VATICAN CITY (LifeSiteNews) – The Vatican’s Pontifical Academy for Life is jointly organizing a conference on the “Ethics of engineering life.”
The conference, to be held September 26-27, will address the “ethical” use of “gene-based and cell-based therapies” and follows the Academy’s ardent promotion of the gene-therapy COVID-19 injections.
The Pontifical Academy for Life (PAV) announced the online conference last week, noting that it would be the first international event:
— Pontifical Academy Life (@PontAcadLife) September 15, 2022
The conference is jointly organized by the NCCR Molecular Systems Engineering of the University of Basel and ETH Zurich, along with the Vatican’s Pontifical Academy for Life, and the Bambino Gesù Children’s Hospital, which is under the Vatican’s care.
Participants will address advances made by “molecular and cellular systems for clinical applications” in the past decade, focusing on the use and development of “gene-based and cell-based therapies” in the field.
The conference site notes that such scientific advancements can “help to cure pertinent diseases,” but also can be “misused in various ways.” In order to assess the “ethical aspects,” the PAV’s conference will assemble “stakeholders in developing and applying approaches to edit and control living systems, clinicians applying such procedures, ethicists, philosophers, communicators and artists, and other relevant representatives of our global society.”
Though the conference is being held online, the Vatican’s involvement is noteworthy. PAV chancellor Father Renzo Pegoraro and its president Archbishop Vincenzo Paglia will both deliver opening addresses to the participants. Young scientists are also being invited to Rome to deliver their research as part of a special session.
Among the speeches given at the event will be two drawn from the “lessons learned” from the COVID-19 era, including one entitled “COVID-19 and vaccines: what did we learn?”
The conference will also examine the “religious views” on the subject of “engineering life,” with opinions from Christianity, Judaism, Buddhism, and Islam to be offered.
The context of the conference is the PAV’s consistent promotion of the abortion-tainted COVID injections, which has been echoed by its president, Archbishop Paglia. Around this time last year, the PAV hosted a conference called “Public health in global perspective: Pandemic, bioethics, future”; there Paglia joined prominent abortion supporters, an ex-friar, and a pro-abortion Rabbi. The speakers attacked “vaccine hesitancy,” with Paglia himself calling “the greatest vaccination effort ever made in history” as “the priority,” before describing “vaccination” as “crucial” in protecting against COVID-19.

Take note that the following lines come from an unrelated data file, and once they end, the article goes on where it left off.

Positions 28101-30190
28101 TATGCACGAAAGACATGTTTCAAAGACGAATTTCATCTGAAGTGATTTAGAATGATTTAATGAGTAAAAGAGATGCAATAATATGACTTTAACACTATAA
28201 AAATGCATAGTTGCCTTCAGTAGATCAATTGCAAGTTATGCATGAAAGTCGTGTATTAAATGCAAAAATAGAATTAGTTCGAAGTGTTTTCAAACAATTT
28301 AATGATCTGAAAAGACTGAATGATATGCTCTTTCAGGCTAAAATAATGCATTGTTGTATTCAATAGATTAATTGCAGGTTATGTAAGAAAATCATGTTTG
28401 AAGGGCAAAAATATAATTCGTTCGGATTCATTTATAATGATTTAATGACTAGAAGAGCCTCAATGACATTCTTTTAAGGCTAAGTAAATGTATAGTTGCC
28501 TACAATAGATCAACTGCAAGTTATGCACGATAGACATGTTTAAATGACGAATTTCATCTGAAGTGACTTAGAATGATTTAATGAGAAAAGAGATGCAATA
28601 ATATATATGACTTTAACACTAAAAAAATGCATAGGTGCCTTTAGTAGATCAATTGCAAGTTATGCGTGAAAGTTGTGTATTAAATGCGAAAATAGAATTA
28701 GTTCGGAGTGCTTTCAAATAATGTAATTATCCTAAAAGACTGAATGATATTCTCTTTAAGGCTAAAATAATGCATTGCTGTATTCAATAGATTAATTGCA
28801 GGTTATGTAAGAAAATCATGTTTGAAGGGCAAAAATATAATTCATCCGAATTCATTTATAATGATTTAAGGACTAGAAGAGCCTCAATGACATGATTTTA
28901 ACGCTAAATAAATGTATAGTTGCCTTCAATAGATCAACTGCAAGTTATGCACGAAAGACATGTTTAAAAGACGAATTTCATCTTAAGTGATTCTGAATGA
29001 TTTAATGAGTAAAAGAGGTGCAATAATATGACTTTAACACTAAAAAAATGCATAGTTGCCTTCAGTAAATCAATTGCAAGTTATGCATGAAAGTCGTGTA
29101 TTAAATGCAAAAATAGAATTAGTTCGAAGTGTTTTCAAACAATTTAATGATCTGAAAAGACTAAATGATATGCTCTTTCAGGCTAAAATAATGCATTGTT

The COVID shots have been described by Dr. Robert Malone – an inventor of the mRNA technology they employ – as “gene therapy procedures” rather than “traditional protein or polysaccharide-based vaccines.”
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Dr. Malone’s opinion is shared by Stefan Oelrich, the president of Bayer’s Pharmaceuticals Division. Oekrich noted during the 2021 World Health Summit that “ultimately the mRNA vaccines are an example for that cell and gene therapy.”
The U.S. Centers for Disease Control and Prevention (CDC) has recorded 1,407,409 reports of adverse events following COVID-19 injections between Dec. 14, 2020, and Sept. 9, 2022, including 30,935 reports of deaths and 257,227 serious injuries, including deaths. The CDC’s voluntary reporting system, the Vaccine Adverse Event Reporting System (VAERS), has historically been shown to report only 1% of actual vaccine adverse events.
While the PAV’s position on matters to be discussed in the upcoming conference is not known, it is not unlikely that the Academy would support “gene therapies” and “engineering life” given its record on the COVID-19 injections.
The PAV itself has been described as being permeated by “heretical gnosticism” after it was overhauled by Pope Francis beginning in 2016. The Pope released new statutes for the PAV in November 2016, in which members were no longer required to sign a declaration that they uphold the Church’s pro-life teachings, while also expanding the PAV’s mandate to include a focus on the environment.